The pandemic – and the road forward out of it – was top of mind at the first hybrid Breakfast With the Mayors event on Jan. 27. University of St. Thomas President Julie Sullivan, St. Paul Mayor Melvin Carter and Minneapolis Mayor Jacob Frey all expressed gratitude at being able to gather in person. At the event, held at James B. Woulfe Alumni Hall on the university's St. Paul campus, the second-term mayors talked about progress, priorities and partnerships.
"All of us know how challenging and important leadership has been over the unprecedented past few years and in the uncertain times that we, frankly, still traverse," Sullivan said. "We're really grateful for our mayors' strong leadership."
The event was open to the public, but by being held on the St. Thomas campus it provided a unique opportunity for St. Thomas students, faculty and staff to connect directly with these Twin Cities leaders on pertinent community issues.
Frey and Carter reflected on the challenges of the pandemic and their cities' opportunities for change.
Overcoming challenges, making progress in Minneapolis
Frey expressed optimism for Minneapolis on the other side of the pandemic.
"This work of recovery right now is not about getting back to the old normal, but blowing by it," he said. "Understanding that we are in a reckoning 100 years in the making around racial justice, it's on all of us to be that change that we all want to see. It's on all of us to recognize – not just in our words, but in our actions – the importance of shifting the game and changing the way we have done things in the past."
Frey shared the progress made in the first two and a half years of his first term. He highlighted accomplishments in affordable housing, the start of the Stable Homes Stable Schools initiative and a commercial property development fund to bridge equity gaps in communities of color, and achievements in safety and accountability through 2019.
Then March 2020 happened.
"I remember I was sitting at a conference table in my office," Frey said. "In front of me, I had an emergency declaration – that was going to be the first signed in quite some time. In one hand I had a pen, and I was able to sign that piece of paper. In the other hand I had a cellphone to FaceTime with my [pregnant] wife, who pointed the camera at the ultrasound.
"I remember thinking to myself that this is the most important thing in my professional life that I'll ever do in one hand and the most important thing in my entire life in the other."
More challenges were on the horizon for Frey, though: the murder of George Floyd, an economic downturn, unrest through Minneapolis, a city budget and fiscal crisis, and a reckoning around racial justice.
"Through all of it, we have learned a whole lot," Frey said. "We have made necessary changes, but we have a whole lot more work to do."
In terms of priorities for Minneapolis, he said that taking the necessary precautions to safely reopen the city is important. That not only involves dealing with COVID-19, but also creating a safe environment that includes and goes beyond policing.
It means ensuring that the hardest hit areas are helped, bringing businesses back online and transitioning how to think about space in the city.
"A humbling piece in all of this is that some of it we just don't know. If there's one prediction that I can make that I guarantee will be accurate, it's that in five to 10 years, there will be things that I have done wrong that I don't know yet..." Frey said. "The underlying values need to guide us every step of the way. We tell the truth. We try to do the right thing. We work our ass off and we love our cities."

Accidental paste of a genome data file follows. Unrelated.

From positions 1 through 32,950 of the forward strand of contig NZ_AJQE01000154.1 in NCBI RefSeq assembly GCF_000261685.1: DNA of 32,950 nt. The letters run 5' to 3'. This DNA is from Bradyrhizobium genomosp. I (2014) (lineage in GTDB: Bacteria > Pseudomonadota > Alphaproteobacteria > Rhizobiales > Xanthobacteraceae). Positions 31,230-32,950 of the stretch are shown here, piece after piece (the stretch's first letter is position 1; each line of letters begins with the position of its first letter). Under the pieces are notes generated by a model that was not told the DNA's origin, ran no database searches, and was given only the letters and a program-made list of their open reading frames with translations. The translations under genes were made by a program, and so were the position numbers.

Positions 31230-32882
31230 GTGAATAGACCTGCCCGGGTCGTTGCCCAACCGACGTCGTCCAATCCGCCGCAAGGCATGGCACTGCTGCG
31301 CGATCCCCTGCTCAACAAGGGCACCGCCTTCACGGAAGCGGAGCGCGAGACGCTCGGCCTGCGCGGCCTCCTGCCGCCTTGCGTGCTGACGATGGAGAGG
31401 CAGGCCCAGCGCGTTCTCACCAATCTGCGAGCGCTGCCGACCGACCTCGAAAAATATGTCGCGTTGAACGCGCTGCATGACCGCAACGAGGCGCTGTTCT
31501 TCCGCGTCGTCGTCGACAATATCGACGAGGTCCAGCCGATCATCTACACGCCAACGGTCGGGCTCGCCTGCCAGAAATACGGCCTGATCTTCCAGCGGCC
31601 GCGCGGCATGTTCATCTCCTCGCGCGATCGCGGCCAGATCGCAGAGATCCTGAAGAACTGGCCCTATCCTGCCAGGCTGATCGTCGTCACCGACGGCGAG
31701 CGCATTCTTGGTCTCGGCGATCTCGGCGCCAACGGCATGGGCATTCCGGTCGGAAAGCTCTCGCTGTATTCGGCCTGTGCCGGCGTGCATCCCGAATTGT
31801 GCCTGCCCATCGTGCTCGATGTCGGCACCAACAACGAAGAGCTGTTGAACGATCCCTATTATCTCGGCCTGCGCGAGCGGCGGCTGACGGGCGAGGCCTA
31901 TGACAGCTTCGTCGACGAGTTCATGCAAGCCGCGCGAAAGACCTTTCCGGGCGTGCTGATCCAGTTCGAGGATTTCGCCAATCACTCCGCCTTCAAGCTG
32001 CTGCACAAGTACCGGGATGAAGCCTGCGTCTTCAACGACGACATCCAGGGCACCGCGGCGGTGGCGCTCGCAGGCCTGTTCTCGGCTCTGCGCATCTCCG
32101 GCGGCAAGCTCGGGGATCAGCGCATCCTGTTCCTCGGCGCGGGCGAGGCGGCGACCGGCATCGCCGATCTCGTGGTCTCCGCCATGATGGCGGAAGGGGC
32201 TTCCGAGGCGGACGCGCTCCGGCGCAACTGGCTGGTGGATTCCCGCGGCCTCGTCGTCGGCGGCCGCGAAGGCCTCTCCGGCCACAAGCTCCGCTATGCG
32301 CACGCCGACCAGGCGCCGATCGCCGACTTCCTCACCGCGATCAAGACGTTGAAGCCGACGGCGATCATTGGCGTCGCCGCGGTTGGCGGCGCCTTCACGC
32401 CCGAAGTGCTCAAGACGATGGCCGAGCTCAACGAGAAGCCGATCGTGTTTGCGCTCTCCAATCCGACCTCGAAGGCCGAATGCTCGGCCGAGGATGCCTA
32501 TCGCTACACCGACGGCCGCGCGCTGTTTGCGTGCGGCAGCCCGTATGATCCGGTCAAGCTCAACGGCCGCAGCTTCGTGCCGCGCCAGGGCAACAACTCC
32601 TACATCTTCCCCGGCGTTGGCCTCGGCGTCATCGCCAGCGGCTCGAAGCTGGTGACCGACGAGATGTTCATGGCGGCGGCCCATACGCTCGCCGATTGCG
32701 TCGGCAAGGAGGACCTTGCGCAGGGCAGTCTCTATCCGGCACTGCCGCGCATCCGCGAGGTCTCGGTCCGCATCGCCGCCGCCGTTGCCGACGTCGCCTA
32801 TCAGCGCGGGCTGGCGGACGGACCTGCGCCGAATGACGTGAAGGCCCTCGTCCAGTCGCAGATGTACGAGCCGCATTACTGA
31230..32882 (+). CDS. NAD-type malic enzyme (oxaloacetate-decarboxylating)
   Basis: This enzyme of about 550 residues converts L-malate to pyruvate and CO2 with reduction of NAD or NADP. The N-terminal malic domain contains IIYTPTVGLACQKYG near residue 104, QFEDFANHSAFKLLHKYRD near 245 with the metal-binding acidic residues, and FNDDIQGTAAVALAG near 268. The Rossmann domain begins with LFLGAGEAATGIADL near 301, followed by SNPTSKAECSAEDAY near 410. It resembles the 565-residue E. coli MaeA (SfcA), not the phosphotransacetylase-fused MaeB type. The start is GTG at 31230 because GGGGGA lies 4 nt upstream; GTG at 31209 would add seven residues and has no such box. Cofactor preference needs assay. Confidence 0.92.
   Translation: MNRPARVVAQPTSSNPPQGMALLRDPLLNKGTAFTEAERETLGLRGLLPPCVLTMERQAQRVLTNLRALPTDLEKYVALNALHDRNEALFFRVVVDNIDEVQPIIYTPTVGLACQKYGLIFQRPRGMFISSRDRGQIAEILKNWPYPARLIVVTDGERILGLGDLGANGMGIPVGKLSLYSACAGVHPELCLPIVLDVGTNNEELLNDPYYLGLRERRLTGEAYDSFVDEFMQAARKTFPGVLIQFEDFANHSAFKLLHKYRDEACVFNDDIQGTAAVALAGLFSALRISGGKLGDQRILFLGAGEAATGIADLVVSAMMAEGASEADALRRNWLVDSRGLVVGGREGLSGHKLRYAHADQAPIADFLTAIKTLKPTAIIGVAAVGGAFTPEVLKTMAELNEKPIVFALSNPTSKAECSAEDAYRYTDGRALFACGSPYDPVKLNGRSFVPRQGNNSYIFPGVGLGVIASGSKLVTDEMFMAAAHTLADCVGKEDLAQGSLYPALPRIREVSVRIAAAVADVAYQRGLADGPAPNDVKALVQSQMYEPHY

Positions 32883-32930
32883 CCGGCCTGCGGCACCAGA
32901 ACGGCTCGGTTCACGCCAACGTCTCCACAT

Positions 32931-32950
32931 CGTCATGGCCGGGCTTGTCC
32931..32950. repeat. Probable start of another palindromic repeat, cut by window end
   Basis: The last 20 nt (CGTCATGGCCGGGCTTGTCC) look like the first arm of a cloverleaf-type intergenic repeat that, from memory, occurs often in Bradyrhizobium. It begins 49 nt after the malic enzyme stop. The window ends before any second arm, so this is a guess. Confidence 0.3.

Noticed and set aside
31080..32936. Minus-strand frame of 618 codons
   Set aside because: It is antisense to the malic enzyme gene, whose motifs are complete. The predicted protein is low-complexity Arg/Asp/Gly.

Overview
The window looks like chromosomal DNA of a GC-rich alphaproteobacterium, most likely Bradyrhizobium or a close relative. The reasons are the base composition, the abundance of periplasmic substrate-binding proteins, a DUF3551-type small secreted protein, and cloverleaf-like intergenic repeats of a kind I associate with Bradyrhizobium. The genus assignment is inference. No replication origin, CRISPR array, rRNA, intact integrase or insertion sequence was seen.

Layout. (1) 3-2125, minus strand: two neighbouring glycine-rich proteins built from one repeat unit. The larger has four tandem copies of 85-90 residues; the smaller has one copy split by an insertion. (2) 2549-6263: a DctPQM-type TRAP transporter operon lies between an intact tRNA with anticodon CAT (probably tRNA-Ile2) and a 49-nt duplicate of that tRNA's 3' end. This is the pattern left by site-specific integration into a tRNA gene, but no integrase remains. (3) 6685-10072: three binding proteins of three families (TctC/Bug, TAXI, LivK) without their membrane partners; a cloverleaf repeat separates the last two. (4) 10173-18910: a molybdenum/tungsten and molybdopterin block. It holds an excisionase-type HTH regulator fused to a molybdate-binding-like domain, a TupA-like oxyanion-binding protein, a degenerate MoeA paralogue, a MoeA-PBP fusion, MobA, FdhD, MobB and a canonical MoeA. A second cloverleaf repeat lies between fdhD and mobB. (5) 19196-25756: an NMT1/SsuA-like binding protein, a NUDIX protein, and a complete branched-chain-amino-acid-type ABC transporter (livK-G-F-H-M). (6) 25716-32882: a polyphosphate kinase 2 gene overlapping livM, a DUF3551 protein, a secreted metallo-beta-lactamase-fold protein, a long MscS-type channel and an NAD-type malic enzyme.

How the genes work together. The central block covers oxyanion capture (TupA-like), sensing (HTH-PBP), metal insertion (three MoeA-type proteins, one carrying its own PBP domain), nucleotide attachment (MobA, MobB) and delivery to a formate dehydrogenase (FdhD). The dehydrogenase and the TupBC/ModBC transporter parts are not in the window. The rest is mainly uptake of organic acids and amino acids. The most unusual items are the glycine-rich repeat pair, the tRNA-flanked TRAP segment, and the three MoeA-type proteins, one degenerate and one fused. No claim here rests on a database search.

A focus on public safety, housing and jobs in St. Paul
Carter described the last two years as rough.
"In some ways, everything has changed," he said. "In some ways, nothing has changed."
Carter noted that the pandemic has cost the lives of millions across the globe. He pointed out that it's an economic epidemic involving people who have lost jobs and businesses, and mentioned the tenfold increase in unsheltered homelessness in St. Paul in a matter of weeks. Carter also said that the national increase in violent crime is a part of the pandemic.
"Our hearts have been broken again and again and again by some of the worst moments imagined..." he said. "The road forward for our community rests in our understanding [that problems existed before the pandemic]."
In terms of priorities, Carter highlighted public safety first, stressing a focus on fully funding a comprehensive approach. He noted accomplishments such as that, compared to four years ago, the St. Paul Police Department is responding quicker to 911 calls; uses significantly less force; clears a higher percentage of violent crimes with an arrest; and is at a 10-year low in legal settlements for officer conduct lawsuits.
"Our public safety strategy has to start with the type of smart investments in people and in places that can help us reduce the likelihood that terrible things will happen in the first place," Carter said.
A second priority that Carter called attention to was housing.
"I was proud to partner with our city council and with our county just last month to announce a $75 million investment in deeply affordable housing," he said.
That investment will add 1,000 deeply affordable units but will only scratch the surface of what's needed, Carter said.
Finally, he said that jobs and rebuilding the economy is the third priority for St. Paul.
"If St. Paul has a partner and teammate in the work [of economic development], it's Minneapolis," Carter said. "A strong Minneapolis means a stronger St. Paul, and a strong St. Paul means a stronger Minneapolis."